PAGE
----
The research and development activities at the Department of Resilience of Maritime Systems focuses on, among others, the safety and security status reached by maritime infrastructures such as offshore farms, ports and ships, and whether this status can be further improved. Over the last century, the complexity of maritime infrastructures has increased dramatically. They now consist of a multitude of technological and socio-technical subsystems, are themselves components in overarching systems, and are influenced in a wide variety of ways by the work, interests and needs of the people involved.
The Institute, in dialogue with a range of stakeholders, has come up with a clear specification of the safety and security goals to be met by maritime infrastructures. These are derived from the original purpose of the infrastructure (e.g. resilient power generation), reflect a variety of security interests (e.g. port security) or represent a proactive response to changing threats (e.g. climate change, criminality and terrorism). The safety of maritime infrastructures is very complex, and is determined by technological, human, organisational, regulatory, legislative and administrative factors, with interdependencies and interactions that cannot be described simply in terms of causal relationships. People must also be taken into consideration in an appropriate manner when devising safety and security measures. With the advancement of resilience implementation and the systemic modelling of safety- and security-related aspects – with all their interdependencies, reciprocal effects and time responses, as well as in their application to maritime infrastructures – the Institute is pursuing the objective of ensuring safety and security efficiently. Thanks to our analyses and the concepts that we have developed, maritime infrastructures will be able to detect negative changes early and independently, allowing them to initiate effective measures to ward off emerging threats, minimise potential damage and enable efficient reconstruction after disruptions.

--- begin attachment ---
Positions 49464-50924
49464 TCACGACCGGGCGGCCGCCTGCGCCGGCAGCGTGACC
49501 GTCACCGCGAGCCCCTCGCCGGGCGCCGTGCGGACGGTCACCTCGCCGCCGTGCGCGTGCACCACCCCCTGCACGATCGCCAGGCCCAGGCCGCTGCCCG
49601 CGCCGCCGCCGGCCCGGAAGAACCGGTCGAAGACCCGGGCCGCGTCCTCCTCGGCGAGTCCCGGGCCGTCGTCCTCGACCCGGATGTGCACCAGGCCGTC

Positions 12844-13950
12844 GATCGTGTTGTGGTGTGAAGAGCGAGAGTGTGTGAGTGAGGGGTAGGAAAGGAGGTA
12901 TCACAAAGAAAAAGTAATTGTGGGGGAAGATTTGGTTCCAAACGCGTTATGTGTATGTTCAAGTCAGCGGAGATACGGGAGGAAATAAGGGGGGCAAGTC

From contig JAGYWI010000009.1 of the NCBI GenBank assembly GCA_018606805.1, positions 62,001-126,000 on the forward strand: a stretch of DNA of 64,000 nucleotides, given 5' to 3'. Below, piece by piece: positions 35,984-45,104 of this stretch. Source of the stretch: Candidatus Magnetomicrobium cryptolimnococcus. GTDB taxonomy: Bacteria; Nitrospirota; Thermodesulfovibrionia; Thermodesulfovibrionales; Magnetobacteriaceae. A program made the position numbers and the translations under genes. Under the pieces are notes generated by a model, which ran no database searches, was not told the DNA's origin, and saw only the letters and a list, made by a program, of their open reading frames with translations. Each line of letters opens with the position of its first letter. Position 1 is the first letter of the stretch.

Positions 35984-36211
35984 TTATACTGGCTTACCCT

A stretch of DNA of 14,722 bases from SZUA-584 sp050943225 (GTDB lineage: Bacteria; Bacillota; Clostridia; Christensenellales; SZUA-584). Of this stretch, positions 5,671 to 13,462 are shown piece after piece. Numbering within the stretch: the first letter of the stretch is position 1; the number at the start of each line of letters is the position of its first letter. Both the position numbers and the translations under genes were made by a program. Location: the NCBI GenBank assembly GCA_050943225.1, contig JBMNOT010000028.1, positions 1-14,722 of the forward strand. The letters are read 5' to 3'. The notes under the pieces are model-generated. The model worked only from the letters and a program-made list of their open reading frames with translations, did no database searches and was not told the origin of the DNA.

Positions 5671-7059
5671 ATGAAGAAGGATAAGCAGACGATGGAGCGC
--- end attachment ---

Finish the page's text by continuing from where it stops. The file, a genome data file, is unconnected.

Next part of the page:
Our young team of scientists and engineers is looking for other engaged employees (vacancies at the Institute) to implement our planned research and development activities.
Systems Analysis group
The work conducted by this group focuses on analysing maritime infrastructures in terms of the safety and security status that they have attained in their respective system. To this end, models of the infrastructures are being developed on a systemic, functional and process-based level, with the intention of enabling a qualitative and – if possible – quantitative description, specification and validation of the safety and security targets to be reached through statistics and real-time monitoring. The determination of appropriate key performance indicators (KPIs), their parametrisation with real data, and their use for the detection of existing and emergent threats must be developed analytically and methodically. The overall aim is to identify areas that are critical for resilience and to identify technological and socio-technical approaches for improving resilience.
System Design group
Disruptions and attacks are events with causes that may lie within or beyond the limits of the system, and which may impede or even prevent the smooth operation of maritime infrastructures to the desired level of performance. The development work of the System Design group focuses on concepts that use proactive and reactive measures alike to ensure, maintain or even adapt the resilience of the infrastructure system on a systemic, functional and process-based level. A particular challenge when devising and optimising such measures is the detection of resilience-critical sectors and the identification of technological and socio-technical approaches for further improvement of the resilience.
Analysis, Development and Verification Environment group
Maritime infrastructures are complex technological and socio-technical systems. As such, in order to be able to examine internal and external changes – whether intended or unintended – in their interactions, as well as their positive or negative effects, they have to be modelled systemically, functionally and procedurally. Together with the Systems Analysis and System Design groups, the framework to be developed must include the digital twins of the infrastructures in question, on the basis of which a range of safety and security aspects can be analytically and conceptually modelled and assessed. One challenge within this context is the development of parametric models to represent the safety and security status (both statistically and in real time), together with their verification using real data. Such models also form the basis for the situational awareness of maritime infrastructures in real time.